Timm Reynolds aka Reverend Mitton, or affectionately referred to as ‘The Rev’ from the New Mexican locals; has stamped his funky grooves upon dance floors for more then 20 years. Known for his infamous outdoor sunrise sets, extreme knowledge, experience, and an over all love for House Music, he has been a staple in shaping the community around him. With some major projects in his future, we are more than pleased to interview him and have his exclusive mix added onto our Hometown Heroes line- up.
Intro – Dee-Lite – What Is Love Acapela
Scrufizzer, Ahadadream, Olivia Louise – Pray For You [Jamie George Remix]
Safeem Razvi, Trent Johnson – Taped
Platinum Doug – Californian Knight
Niko The Kid – Slip Away
Kyle Watson – 35 Miles
Soul Asylum – Who Do You Love [Full Intention Remix]
Robsonic – Free Flow featuring KRS-One [Low Steppa Remix]
Alex Newell – This Ain’t Over [PVC Remix]
Vanilla Ace, Adam Baum – Crossover
Wongo, Billy Kenny – Buzzsaw
Dirty Sole, Kid Enigma – Lady
Ardelan, Sirius Hood – Paris To SF
Get Real – Mind Yo Bizness
Masters At Work – To Be In Love [Low Steppa Organ Flex]
Miguel Migs & Lisa Shaw – Hearbeat [Price Club In The House Vocal]
Jonn Hawley, Born I Music – Panties
Sean Roman – Things Aren’t Working Out [Beckwith Remix]
Vanilla Ace, Shake That – Oooh
Mike Balance – They Know
Interview with The Rev
Thank you for taking the time to chat with us.
Of course! I’m honored to do it.
When did you get into House Music and at what point did you decide you wanted to DJ?
Wanting to DJ came before finding House Music. When I was a kid, my older brothers used to buy records all the time. Usually it was popular rock and pop stuff. When I got old enough to have a little money, I started buying records too, but I wanted different stuff. Long story short, I ended up with a bunch of Hip-Hop and Miami Bass records. When I was 12, a school friend’s older brother had some DJs at their house. I ran home and got my little stack of records and they started mixing them. At that moment I knew what I wanted to do. I kept buying records with any money I had and at 16 I bought 2 terrible Technics 1700 belt-drives and a Numark mixer. A year later I started going to some of the first Raves in Austin. There was all kinds of crazy music that I had never heard or considered before, but what I ended up gravitating towards was House. The summer before I left for college I got my 1200s. By that time I was able to mix both Hip-Hop and House, and I was playing each about half the time. Once I got to Albuquerque I started playing House (and other electronic genres) more and more.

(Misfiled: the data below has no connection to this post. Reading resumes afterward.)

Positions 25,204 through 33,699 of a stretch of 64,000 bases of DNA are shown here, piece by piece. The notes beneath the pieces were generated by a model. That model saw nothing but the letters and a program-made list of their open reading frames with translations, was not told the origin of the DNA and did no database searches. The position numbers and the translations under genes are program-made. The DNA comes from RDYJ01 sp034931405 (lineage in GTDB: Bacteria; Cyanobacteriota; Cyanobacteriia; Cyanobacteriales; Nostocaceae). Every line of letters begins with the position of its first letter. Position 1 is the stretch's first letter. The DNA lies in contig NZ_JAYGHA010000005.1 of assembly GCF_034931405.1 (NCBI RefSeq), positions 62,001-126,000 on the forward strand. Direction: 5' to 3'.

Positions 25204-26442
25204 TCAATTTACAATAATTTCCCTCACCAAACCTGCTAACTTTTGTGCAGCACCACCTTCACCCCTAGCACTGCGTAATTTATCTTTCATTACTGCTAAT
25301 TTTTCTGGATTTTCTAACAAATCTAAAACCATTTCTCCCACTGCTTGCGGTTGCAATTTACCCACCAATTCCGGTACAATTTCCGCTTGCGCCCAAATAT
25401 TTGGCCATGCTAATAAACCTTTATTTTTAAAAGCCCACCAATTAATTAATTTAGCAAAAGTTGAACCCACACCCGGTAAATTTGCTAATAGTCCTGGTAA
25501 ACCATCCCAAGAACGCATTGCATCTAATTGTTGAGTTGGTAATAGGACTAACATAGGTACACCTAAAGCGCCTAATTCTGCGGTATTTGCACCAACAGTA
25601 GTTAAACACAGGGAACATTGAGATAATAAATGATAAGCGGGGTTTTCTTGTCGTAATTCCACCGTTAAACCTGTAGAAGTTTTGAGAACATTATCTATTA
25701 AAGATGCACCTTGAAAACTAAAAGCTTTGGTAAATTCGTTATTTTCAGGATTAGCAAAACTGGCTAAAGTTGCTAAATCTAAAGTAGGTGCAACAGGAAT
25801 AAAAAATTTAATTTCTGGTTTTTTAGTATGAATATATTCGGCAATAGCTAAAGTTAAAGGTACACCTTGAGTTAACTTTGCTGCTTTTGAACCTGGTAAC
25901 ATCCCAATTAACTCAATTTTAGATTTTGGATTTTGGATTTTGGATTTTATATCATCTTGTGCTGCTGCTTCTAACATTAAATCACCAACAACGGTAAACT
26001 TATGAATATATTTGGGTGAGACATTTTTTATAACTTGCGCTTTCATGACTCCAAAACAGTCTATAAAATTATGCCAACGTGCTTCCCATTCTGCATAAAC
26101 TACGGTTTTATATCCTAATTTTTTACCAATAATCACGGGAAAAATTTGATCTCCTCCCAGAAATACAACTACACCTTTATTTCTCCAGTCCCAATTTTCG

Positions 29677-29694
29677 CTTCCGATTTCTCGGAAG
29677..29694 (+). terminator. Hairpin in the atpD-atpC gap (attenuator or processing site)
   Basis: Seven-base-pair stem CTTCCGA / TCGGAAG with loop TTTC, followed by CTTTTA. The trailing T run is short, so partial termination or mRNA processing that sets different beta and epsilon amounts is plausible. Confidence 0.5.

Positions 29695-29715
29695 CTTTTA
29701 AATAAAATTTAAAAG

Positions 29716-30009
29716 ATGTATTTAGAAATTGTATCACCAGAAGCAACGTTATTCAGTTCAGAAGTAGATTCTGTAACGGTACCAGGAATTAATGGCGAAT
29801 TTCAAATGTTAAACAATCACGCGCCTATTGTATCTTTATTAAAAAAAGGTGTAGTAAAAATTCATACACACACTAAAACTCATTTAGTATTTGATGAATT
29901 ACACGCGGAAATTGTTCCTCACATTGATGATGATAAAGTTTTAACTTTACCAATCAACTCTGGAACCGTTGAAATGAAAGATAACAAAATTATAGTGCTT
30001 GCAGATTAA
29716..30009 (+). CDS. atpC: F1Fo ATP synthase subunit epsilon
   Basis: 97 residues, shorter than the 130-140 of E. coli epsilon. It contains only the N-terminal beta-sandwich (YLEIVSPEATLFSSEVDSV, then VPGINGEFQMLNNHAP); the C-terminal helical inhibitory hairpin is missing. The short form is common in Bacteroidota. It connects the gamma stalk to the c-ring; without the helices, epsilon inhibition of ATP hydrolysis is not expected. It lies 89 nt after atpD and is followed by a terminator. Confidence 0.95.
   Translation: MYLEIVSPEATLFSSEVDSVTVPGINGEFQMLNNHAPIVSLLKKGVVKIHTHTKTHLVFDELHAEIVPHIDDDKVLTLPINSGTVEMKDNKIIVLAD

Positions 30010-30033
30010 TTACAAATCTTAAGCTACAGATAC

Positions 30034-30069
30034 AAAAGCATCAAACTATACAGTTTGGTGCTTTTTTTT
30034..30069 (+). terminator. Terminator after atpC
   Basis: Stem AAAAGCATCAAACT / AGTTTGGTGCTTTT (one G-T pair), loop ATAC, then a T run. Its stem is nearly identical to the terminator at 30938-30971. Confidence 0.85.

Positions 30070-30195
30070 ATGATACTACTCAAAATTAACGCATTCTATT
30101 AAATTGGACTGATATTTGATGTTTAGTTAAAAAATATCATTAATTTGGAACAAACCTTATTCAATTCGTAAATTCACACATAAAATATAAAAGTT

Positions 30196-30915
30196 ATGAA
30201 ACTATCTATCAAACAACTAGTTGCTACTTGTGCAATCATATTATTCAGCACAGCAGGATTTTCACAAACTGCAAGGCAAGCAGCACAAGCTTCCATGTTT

When people think of New Mexico they think of Breaking Bad, Green Chile and the Desert. In a few short words describe the scene and what sets it apart?
We’re a pretty close-knit community. We don’t have a huge population base, so support for electronic music can be hard to find sometimes. A lot of people don’t support only one genre of music. Some of my HouseHead friends support DnB and Techno shows, and those crowds show up to support our stuff too. Another great thing about New Mexico is that all of the people putting on shows are homegrown. Some are like me, DJs who wanted an outlet and built their own following, and others are people who are trying to bring in touring acts and grow the scene from a promoter’s viewpoint. The bottom line is, there is no corporate presence here, so what you get is a genuine reflection of what people here want to dance to. Finally, the outdoor underground parties that we have are something really special. It’s much more like a campout with friends rather than a festival vibe. These outdoor parties have been going on for 20 years here now, and people get really serious about their preparation.